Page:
Canadian Curtailments and Crude by Rail

June 20th, 2019 |

On Tuesday, the Trans Mountain pipeline expansion, a pipeline project that would carry an additional 590 Mb/d of crude oil from Edmonton, Alberta to Burnaby, British Columbia, outside of Vancouver, was approved by the Canadian federal government. Once completed, this project will provide much needed relief to the congested crude oil pipeline system out of Canada. Pipelines are so full that Western Canadian Select (WCS) prices fell to a low of $13.46/bbl last November, prompting the Alberta government to introduce a production curtailment program at the start of 2019. While this project will help provide relief to oil takeaway constraints in western Canada, it is not expected to come online until at least mid-2022. Two other major pipeline projects that could provide relief to the Canadian constraint, Enbridge’s (NYSE: ENB) Line 3 Replacement and TC Energy’s (NYSE: TRP) Keystone XL, are facing delays in the United States. In the meantime, crude by rail will play a significant role in transporting Canadian oil production. Today’s Energy Market Commentary will take a look at how crude by rail transportation has been affected by the curtailment program in Alberta and what role crude by rail might play until additional pipeline capacity is available to carry Canadian crude.

Canada’s benchmark crude oil price, Western Canadian Select (WCS), typically trades at a discount to WTI. The chart below shows the relationship between the two prices over time. In 2018, the differential between the two began to widen, driven by apportionment of pipeline capacity on the Enbridge Mainline. Throughout the year, oil production increased but pipelines remained full, resulting in storage inventories of 35 MMbbls, more than twice normal levels. The differential between WTI and WCS widened even more, reaching over $40/bbl in November with outright WCS prices below $20/bbl. At the beginning of December, the Alberta government announced a mandatory production curtailment program to reduce the storage glut that had developed and improve prices. Following the announcement, WCS prices improved significantly and differentials have started to fall back in line with where they were before 2018.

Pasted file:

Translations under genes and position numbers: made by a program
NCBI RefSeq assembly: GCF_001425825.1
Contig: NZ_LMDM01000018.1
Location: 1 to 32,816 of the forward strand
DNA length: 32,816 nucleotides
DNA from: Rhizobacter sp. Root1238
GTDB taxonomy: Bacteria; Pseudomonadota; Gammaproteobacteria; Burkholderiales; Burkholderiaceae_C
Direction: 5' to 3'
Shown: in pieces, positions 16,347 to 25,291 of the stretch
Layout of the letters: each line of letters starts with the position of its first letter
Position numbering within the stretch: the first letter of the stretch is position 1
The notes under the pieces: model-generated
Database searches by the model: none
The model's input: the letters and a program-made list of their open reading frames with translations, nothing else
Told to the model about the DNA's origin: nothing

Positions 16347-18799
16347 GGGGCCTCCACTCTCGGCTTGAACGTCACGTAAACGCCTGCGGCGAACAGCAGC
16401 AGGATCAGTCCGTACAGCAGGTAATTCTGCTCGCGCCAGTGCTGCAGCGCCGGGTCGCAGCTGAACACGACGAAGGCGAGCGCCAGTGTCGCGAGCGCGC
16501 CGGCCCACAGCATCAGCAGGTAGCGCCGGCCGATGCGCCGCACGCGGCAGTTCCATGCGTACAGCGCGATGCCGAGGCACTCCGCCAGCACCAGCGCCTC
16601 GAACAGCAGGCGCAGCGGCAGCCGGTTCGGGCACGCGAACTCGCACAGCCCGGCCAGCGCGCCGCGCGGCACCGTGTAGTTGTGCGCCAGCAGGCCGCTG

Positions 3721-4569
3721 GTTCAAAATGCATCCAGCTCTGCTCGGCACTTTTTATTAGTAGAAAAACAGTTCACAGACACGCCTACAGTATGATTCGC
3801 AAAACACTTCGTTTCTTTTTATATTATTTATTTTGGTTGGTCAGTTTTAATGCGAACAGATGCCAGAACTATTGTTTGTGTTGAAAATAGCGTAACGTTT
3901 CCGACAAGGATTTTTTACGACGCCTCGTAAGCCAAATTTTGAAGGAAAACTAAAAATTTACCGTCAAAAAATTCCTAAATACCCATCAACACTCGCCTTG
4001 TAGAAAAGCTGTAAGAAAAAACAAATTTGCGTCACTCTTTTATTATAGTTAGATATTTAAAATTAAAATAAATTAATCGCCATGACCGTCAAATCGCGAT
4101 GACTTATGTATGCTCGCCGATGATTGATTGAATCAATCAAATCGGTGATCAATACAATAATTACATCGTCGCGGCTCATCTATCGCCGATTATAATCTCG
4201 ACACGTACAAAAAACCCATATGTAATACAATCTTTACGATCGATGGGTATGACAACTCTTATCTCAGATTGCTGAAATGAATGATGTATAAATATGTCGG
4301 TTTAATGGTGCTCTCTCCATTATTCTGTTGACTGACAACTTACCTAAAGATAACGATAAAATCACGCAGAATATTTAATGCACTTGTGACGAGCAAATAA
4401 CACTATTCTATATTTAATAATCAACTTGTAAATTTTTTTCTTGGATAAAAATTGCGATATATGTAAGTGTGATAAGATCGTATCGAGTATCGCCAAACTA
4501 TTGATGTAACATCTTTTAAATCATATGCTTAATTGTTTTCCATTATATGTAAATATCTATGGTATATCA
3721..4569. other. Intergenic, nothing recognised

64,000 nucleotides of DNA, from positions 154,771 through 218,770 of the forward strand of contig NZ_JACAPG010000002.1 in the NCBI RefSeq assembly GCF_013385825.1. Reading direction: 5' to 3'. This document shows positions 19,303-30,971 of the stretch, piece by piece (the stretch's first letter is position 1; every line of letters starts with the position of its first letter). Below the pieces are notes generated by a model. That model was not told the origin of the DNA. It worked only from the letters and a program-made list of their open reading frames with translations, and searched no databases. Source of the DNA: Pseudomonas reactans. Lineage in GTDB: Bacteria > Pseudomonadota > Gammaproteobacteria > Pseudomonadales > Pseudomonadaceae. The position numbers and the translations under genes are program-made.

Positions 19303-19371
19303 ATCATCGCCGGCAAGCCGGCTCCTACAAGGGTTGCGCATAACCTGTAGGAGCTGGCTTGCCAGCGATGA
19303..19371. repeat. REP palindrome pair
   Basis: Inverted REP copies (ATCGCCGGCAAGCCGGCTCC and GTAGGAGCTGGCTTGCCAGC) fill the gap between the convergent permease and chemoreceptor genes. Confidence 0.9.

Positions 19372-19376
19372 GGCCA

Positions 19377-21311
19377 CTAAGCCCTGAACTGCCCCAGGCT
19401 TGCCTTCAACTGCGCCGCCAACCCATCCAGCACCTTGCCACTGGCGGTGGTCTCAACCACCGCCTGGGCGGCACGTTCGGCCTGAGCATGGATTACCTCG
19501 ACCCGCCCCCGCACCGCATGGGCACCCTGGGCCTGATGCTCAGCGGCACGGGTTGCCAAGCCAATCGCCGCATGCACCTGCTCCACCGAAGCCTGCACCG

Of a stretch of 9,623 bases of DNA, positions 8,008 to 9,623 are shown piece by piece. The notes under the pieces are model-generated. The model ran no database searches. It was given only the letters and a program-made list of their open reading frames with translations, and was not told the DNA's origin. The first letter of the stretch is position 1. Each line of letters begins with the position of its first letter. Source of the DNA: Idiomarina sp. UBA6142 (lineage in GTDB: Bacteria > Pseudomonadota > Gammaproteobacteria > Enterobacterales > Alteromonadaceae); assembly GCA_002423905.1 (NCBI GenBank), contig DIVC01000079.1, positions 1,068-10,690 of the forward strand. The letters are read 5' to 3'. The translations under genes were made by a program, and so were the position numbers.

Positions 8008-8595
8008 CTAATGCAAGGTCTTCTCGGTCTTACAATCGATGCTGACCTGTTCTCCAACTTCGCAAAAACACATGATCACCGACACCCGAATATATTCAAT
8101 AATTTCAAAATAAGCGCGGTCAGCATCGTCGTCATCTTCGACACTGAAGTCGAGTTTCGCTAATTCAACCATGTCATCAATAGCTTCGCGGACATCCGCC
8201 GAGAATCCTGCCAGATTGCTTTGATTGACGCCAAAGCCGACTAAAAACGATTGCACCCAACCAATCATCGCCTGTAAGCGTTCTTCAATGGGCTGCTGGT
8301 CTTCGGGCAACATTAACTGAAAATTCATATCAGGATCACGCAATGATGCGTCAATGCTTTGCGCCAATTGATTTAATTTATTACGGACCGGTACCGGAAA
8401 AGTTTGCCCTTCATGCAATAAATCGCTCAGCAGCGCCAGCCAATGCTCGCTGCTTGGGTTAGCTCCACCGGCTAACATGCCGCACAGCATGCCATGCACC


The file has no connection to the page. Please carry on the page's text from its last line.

Differentials play an important role in crude by rail economics. Moving crude by rail costs more than transporting it via pipeline, and Canadian crude in particular requires heated rail cars, of which there are fewer than traditional rail cars. The chart below shows crude by rail volumes and the differential between WCS and WTI. Throughout 2018, crude by rail volumes more than doubled. Full pipelines and wide differentials made transporting crude by rail a good option for getting oil to market. By the end of 2018, crude by rail volumes exceeded 350 Mb/d. However, with the announcement and start of the curtailment program and the narrowing of differentials to below $10/bbl, moving crude by rail became uneconomic and volumes quickly dropped off. Differentials have started to widen back to pre-2018 levels, and crude by rail volumes for March, the most recent available data, suggest that exports by rail have stopped falling.

The previous Alberta government signed rail contracts to increase crude by rail capacity by 120,000 b/d by mid-2020. The new government, elected in April, is in talks to have producers take over those contracts. Regardless of who holds the contracts, the government or producers, additional crude by rail capacity is coming. Given recent delays for Enbridge’s Line 3 replacement, the new government has mentioned possibly extending the curtailment program past 2019, with a goal of keeping the differential wide enough to incentivize crude by rail shipments but small enough that there is still value for the Alberta government. Until new pipeline capacity is available, WCS-WTI differentials and crude by rail will play an important role in transporting Canadian crude production. To stay up to date on BTU Analytics’ views on WTI and WCS pricing, request a copy of our Oil Market Outlook, which includes forecasts for those price points as well as other  price points across the US.

Author: Katelyn Hesse

Katelyn Hesse is an Energy Analyst at BTU Analytics, focusing on the publication of BTU’s Upstream Outlook Report. She is also responsible for overseeing oil and gas production forecasting for key regions in the Rockies. Katelyn holds a B.S. in Chemical Engineering and an M.S. in Engineering and Technology Management from Colorado School of Mines.